What does the “fiscal cliff” deal mean for you?

With all of the hype surrounding the “fiscal cliff” negotiations in the last couple of weeks, most would have thought big changes were coming to the tax law.  The reality—while there were some substantial changes, on the surface not a lot has changed for a majority of taxpayers.  In fact, some of the bigger changes to take effect in 2013 were not even a part of the fiscal deal negotiations—the 0.9 and 3.8% medicare surtaxes were slated to take effect regardless.

One of the most immediate and noticeable changes will be the expiration of the 2% reduction in payroll taxes for employees.  For the past two years, employees have seen a 2% boost in their paychecks.  However, starting in 2013 employers will again be required to withhold 6.2% from employee’s total wages–as opposed to the 4.2%, resulting in smaller paychecks for employees.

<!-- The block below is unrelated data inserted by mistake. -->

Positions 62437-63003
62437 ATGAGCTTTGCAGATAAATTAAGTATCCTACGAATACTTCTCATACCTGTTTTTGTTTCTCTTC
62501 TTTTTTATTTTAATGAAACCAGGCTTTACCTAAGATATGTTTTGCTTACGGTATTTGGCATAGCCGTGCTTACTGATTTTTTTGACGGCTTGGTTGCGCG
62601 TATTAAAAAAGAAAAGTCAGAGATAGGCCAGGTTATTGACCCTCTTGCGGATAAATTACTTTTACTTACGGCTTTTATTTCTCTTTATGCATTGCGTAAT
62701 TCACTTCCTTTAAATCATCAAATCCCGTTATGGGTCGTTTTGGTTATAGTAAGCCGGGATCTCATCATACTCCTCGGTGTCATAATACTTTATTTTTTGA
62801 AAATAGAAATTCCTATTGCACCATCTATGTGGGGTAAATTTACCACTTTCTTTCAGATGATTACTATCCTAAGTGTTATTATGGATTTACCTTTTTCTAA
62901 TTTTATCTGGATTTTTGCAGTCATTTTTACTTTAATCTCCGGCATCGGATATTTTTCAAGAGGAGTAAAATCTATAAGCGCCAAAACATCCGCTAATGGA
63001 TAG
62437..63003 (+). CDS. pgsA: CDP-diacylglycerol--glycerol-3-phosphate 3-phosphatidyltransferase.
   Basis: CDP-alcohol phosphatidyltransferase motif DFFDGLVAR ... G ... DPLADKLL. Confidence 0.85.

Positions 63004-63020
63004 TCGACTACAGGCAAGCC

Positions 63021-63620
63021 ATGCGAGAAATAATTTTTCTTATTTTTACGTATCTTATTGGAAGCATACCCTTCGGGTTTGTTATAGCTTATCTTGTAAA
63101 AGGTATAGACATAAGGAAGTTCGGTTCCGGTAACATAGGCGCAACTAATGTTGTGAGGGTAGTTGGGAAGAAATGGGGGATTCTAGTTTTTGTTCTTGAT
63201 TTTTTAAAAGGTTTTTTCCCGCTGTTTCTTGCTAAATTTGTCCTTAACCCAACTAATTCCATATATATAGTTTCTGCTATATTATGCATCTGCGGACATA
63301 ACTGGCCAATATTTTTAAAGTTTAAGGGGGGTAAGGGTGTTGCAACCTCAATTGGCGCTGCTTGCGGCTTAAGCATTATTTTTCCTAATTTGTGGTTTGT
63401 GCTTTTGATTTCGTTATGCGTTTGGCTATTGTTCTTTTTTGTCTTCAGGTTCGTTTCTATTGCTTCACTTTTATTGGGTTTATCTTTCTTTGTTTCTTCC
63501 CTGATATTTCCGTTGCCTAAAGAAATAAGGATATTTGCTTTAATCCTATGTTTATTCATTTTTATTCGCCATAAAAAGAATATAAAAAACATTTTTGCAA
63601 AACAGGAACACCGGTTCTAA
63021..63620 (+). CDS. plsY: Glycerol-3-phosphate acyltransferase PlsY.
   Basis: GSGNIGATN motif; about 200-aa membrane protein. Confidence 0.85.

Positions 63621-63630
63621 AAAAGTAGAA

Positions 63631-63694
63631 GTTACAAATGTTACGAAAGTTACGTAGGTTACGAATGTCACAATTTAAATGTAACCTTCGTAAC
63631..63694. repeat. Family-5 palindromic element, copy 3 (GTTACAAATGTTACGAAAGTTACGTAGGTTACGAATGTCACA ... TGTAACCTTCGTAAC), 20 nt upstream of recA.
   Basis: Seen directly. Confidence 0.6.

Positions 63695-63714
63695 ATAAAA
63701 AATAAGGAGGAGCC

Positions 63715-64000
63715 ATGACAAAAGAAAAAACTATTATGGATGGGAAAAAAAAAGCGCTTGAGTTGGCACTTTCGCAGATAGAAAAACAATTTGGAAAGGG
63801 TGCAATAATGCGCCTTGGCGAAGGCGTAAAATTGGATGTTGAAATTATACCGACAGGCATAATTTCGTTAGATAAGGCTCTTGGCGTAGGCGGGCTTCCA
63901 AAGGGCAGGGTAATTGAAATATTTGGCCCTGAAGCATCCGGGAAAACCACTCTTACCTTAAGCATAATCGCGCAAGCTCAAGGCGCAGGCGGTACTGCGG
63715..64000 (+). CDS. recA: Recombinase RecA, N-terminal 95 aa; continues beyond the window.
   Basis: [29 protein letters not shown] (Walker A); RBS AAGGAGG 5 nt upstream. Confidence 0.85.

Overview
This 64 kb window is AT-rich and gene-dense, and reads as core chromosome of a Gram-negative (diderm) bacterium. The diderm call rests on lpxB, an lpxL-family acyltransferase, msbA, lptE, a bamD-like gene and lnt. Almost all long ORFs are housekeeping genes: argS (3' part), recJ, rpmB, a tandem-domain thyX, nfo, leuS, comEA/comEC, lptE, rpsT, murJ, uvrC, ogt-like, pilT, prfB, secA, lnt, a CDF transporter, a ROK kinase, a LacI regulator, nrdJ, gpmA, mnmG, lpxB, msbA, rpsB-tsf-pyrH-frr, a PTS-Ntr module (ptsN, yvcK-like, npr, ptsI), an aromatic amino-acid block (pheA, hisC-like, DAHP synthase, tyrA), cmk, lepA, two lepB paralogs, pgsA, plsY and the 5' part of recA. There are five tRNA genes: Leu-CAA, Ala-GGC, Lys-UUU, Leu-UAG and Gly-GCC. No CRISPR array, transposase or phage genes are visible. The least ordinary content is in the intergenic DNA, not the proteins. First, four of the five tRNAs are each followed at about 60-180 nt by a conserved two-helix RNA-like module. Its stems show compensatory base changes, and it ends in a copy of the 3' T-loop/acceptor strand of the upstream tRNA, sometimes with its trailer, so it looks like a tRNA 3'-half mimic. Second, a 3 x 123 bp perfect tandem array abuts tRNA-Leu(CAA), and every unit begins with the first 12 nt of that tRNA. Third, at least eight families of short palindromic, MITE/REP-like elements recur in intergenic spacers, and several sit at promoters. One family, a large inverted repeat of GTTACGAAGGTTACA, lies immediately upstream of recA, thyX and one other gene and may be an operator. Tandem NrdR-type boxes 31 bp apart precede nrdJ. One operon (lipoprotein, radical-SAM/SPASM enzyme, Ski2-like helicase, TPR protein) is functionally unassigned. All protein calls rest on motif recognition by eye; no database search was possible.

Taxpayers having income under $400,000-450,000 will continue to have preferential capital gains rates of 0% or 15%.  Taxpayers with incomes above these thresholds will see an increase on dividends and capital gains to 20%.

Elementary and secondary educators will continue to be able to deduct $250 of eligible expenses on their return without having to itemize.

If you’ve regularly been subject to Alternative Minimum Tax (AMT) in the past, you may still be subject to it.  If you haven’t or have never heard of it, you probably won’t have to worry about it this year.

The American Opportunity Credit which gives taxpayers a maximum credit of $2,500 for qualified tuition expenses will still be available–along with the Earned Income Credit and Child Tax Credit.

For a more in-depth review of the provisions in the bill see Journal of Accountancy

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